Thursday, 7 March 2019

REVIEW: Do You Love This Planet? at the Tristan Bates Theatre

I was just listening to a lecture about film that explained how during World War II, there were some notable films that preferred to praise the importance of fighting for a cause than for personal desires. And then, I walked into this play.

“Do you love this planet?” is a three-person play revolving around Rachel (Lucy Lowe), a 30-something mother who we meet as she wakes up next to her husband Schumann. She’s proud to have recently been appointed the position of PR officer for an environmental defence group, FFF. The group’s slogan, “Do you love this planet?”, has been on her mind. She’s taking it very seriously, as one should, really, except that so many of us don’t! As the play progresses, we understand how each word in the slogan has its importance, and how we should really ask ourselves whether we love our planet like we do our children. 

Rachel’s teenage son Alan, hooked on his smartphone and of the generation that no longer believes in privacy, has a curiously close relationship to his mother, and the trio who live under the same roof seem less and less suited to each other as we learn about them. While screens show the characters being filmed, sometimes they seem more like animals than humans. 

Alexander Matthews has written an at times uncomfortable and always intimate story. Here is a family whose members seem to be very self-involved. Schumann admits comfortably that our generation’s response to everything is distance, distraction and entertainment. This seems like a very sad thing, to think that there is a majority of people who don’t even realise this. Is the world ending? Let’s distract ourselves, it’s the only way. Rachel says that past generations have always fought for something, but asks what we are fighting for today. Catastrophe is imminent, so why isn’t everyone fighting?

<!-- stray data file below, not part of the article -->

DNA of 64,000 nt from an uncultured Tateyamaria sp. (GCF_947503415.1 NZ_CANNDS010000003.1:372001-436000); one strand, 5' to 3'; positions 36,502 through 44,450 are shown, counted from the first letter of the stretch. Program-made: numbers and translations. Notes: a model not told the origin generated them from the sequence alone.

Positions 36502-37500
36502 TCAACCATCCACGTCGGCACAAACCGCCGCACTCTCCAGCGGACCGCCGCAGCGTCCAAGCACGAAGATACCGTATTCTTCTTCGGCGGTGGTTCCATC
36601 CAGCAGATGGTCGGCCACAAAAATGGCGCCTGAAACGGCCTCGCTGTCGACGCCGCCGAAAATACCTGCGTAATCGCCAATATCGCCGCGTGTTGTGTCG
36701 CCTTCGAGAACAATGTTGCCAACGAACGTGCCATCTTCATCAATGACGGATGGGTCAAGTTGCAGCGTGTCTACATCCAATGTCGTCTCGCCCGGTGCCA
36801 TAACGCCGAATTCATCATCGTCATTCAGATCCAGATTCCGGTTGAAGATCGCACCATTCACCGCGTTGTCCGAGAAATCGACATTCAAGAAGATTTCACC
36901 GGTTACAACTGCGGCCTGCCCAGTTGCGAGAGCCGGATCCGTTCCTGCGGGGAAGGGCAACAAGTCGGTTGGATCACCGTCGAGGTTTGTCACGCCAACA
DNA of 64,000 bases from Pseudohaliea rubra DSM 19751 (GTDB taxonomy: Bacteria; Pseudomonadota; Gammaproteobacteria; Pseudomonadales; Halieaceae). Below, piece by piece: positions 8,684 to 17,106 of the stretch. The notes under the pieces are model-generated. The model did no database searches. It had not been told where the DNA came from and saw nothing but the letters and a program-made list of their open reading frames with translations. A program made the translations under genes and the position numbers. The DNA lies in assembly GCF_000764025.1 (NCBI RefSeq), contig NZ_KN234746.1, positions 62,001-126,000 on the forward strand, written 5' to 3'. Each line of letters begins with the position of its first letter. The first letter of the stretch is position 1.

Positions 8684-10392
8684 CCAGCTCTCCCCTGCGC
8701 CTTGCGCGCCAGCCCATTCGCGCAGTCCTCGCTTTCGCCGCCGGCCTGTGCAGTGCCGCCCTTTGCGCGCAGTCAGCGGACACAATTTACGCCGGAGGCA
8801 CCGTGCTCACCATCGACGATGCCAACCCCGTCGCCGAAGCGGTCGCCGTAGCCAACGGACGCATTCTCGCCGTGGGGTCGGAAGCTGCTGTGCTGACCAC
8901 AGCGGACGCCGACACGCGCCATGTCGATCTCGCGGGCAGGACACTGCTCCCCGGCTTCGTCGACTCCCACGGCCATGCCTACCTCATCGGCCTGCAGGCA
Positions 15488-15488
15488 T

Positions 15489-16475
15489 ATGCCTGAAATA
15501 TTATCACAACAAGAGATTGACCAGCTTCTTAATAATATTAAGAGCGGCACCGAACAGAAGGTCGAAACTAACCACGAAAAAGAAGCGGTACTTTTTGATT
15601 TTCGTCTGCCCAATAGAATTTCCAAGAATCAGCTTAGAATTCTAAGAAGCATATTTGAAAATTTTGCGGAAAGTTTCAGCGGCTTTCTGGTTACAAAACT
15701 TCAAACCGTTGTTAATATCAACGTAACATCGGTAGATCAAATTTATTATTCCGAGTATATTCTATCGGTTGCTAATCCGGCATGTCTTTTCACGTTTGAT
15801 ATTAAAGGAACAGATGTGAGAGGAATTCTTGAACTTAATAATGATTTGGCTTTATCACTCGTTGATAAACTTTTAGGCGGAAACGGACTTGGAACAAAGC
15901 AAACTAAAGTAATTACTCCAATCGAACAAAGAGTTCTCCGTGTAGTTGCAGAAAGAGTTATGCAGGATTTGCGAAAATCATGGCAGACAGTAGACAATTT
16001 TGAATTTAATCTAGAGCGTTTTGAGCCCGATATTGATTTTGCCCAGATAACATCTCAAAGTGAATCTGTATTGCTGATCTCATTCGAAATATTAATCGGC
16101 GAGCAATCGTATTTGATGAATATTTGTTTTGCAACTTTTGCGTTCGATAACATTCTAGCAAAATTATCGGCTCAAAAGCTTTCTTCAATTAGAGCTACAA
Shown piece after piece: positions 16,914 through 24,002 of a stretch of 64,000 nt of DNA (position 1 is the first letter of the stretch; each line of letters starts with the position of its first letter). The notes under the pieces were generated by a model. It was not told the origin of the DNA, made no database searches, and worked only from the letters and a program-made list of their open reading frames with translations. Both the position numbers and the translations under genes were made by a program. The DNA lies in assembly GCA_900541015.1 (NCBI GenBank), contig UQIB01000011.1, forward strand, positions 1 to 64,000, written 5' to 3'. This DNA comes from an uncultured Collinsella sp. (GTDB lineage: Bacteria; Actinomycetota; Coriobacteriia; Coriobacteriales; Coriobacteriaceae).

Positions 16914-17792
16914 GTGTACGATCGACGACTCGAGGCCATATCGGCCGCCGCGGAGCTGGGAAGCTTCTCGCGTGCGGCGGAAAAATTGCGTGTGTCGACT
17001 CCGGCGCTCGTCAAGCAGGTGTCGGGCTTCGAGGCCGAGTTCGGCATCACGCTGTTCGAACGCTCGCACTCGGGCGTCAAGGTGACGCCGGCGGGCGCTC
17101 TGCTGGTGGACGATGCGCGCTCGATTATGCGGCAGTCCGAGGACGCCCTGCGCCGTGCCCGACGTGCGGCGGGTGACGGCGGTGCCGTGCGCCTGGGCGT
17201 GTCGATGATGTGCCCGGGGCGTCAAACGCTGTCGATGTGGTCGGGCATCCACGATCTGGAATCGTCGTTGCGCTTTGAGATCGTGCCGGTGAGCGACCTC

Schumann is an intriguing character. First of all, I wonder why people call him by a surname, unless this is his first name. Moreover, we never really find out what he does for a living. He, Rachel and Alan seem to be living in an elegant, even posh home with fancy whiskey glasses. Schumann also enjoys watching rowing championships. As we watch him drink more and more, we wonder what it will take for him to take that extra step to try and understand his wife. 

Director Antony Law, together with movement director Kate Lush and designer
Adrian Gee have created an elegant white space surrounded by screens that seem to enlarge the theatre’s actual space. The actors are completely comfortable with each other and I enjoy shows where we focus much more on the story than on the individual parts of a show – this is a sign of a strong vision. 

Eamonn O’Dwyer, music and sound designer, reminds us of the weight technology has on us, by almost always letting us hear the crackling of a phone searching for signal. We are turning into machines, says Schumann. I’m afraid we are.

This is an intriguing show whose characters will leave an invisible mark on you. There are many aspects to think about, especially our responsibility for our planet’s state.

Review by Sophie Tergeist

Rating: ★★★★

Seat: Free seating | Price of Ticket: £18
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